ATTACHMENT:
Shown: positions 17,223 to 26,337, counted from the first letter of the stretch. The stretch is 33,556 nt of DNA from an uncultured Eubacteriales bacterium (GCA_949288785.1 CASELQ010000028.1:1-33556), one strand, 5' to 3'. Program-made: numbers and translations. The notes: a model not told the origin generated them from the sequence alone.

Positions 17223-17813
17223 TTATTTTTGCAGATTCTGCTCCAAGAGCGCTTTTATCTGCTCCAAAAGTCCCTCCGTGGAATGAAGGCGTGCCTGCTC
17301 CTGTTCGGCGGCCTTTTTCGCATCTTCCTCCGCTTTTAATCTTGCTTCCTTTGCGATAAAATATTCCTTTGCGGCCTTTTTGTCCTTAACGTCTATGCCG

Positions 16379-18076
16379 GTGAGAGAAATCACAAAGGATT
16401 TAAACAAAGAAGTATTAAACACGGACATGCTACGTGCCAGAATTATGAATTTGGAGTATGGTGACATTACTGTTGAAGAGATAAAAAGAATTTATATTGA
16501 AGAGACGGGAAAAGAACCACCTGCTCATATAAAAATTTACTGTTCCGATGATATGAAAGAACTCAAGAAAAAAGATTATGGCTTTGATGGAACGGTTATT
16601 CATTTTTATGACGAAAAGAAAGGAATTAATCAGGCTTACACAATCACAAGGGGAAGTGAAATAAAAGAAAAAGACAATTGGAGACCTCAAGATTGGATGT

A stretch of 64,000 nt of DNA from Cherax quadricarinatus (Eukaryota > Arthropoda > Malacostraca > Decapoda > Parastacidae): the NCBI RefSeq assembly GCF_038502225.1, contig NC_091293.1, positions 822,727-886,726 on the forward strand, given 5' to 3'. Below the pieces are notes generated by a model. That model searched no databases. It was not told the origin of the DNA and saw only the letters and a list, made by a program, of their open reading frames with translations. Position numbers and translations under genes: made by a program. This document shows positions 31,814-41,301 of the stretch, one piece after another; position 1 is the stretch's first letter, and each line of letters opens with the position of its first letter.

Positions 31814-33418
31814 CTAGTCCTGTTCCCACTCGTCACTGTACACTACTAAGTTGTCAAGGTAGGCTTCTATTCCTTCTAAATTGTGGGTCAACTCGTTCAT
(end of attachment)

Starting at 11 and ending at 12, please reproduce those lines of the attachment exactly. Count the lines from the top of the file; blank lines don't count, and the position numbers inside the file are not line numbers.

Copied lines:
Positions 31814-33418
31814 CTAGTCCTGTTCCCACTCGTCACTGTACACTACTAAGTTGTCAAGGTAGGCTTCTATTCCTTCTAAATTGTGGGTCAACTCGTTCAT